Senator Kelly Loeffler (R-GA) announced Wednesday that she and her husband will be liquidating their stock portfolio, and moving their holdings to exchange-traded and mutual funds. This move comes on the heels of countless attacks on Sen. Loeffler, claiming that she sold stock while having non-public information, via a January 24th briefing on coronavirus. Lawmakers and pundits on the Left and the Right erupted, accusing the Georgia Republican of insider trading, and claiming that Sen. Loeffler and her husband “profited off of a crisis.” Her family’s stocks are managed by outside firms and she does not give input or have any knowledge of the moves made, as Sen. Loeffler explains in The Wall Street Journal:
“As longtime executives at a Fortune 500 financial-services firm, my husband and I put this arrangement in place to insulate ourselves and our colleagues from these sorts of unfounded accusations. In financial services, there is always a risk of coming into contact with nonpublic material information, so the decision to separate ourselves from directing our investments—long before I was appointed to the Senate in January—was an easy one. It is part of what has enabled us to operate throughout our careers with the highest level of integrity and transparency,” Sen. Loeffler writes.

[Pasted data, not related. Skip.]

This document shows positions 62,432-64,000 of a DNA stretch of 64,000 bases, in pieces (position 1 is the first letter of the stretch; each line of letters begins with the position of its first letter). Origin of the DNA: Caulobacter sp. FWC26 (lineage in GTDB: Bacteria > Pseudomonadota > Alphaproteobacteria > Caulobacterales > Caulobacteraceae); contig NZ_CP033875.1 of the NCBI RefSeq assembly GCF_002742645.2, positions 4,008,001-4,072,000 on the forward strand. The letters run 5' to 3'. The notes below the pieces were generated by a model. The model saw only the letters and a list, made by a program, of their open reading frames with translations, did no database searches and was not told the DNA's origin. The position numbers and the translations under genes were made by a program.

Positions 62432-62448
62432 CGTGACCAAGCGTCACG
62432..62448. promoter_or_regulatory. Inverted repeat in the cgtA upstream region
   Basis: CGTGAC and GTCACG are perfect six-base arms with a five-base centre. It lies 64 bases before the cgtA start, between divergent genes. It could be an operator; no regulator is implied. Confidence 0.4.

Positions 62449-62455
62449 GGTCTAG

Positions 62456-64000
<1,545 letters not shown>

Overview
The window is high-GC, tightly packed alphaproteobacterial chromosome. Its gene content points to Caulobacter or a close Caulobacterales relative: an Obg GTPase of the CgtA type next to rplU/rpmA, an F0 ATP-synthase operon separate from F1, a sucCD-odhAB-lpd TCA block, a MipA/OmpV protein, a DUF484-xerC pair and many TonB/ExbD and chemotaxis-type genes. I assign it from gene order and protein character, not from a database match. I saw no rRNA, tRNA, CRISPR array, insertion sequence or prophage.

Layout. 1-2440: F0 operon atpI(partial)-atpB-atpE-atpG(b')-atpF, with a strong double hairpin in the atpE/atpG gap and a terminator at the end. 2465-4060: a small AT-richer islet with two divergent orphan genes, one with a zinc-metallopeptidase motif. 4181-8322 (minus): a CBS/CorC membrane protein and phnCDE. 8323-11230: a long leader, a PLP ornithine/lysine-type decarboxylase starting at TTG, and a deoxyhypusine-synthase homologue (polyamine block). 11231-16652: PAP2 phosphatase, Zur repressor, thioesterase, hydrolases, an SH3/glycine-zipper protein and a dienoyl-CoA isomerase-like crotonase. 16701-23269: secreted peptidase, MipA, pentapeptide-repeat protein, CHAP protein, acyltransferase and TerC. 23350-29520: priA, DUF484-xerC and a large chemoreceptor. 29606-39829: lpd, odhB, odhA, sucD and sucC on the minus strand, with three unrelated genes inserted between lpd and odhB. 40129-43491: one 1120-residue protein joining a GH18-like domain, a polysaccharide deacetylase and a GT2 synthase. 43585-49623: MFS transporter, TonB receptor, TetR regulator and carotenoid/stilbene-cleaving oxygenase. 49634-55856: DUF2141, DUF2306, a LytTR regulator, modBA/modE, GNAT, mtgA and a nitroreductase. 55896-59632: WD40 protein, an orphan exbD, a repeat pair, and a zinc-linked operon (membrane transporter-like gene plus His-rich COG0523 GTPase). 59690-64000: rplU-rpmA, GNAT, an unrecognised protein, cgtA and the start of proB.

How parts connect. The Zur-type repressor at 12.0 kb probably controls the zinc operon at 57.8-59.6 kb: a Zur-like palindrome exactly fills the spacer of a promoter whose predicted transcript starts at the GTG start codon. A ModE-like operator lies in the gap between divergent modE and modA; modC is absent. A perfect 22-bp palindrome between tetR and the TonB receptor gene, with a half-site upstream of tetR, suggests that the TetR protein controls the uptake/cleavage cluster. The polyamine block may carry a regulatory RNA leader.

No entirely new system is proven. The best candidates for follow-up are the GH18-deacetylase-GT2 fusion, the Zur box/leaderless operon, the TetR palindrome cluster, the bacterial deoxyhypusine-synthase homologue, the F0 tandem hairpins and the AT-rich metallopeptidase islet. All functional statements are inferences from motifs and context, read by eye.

Before her time in the Senate, Sen. Loeffler’s resume included a 20 year career in the finance and investment industry, and she is no stranger to the proper procedure regarding stocks and investments. A political outsider, Sen. Loeffler contends that she did not come to Washington to make money, and donates her Senate salary to local charities.
In light of the attacks, Sen. Loeffler is putting her Georgia constituents first during COVID-19:
"I am taking action to move beyond the distraction and put the focus back on the essential work we must all do to defeat the coronavirus. Although Senate ethics rules don’t require it, my husband and I are liquidating our holdings in managed accounts and moving into exchange-traded funds and mutual funds. I will report these exiting transactions in the periodic transaction report I file later this month. I’m not doing this because I have to. I’ve done everything the right way and in compliance with Securities and Exchange Commission regulations, Senate ethics rules and U.S. law. I’m doing it because the issue isn’t worth the distraction. My family’s investment accounts are being used as weapons for an assault on my character at a time when we should all be focused on making our country safe and strong," Sen. Loeffler continued.
Appointed by Governor Brian Kemp (R-GA) in January, Sen. Loeffler is Georgia's second female senator to date. The Georgia Republican faces a tough election in November with Georgia's "jungle-primary," and Rep. Doug Collins (R-GA) throwing his hat into the Senate race.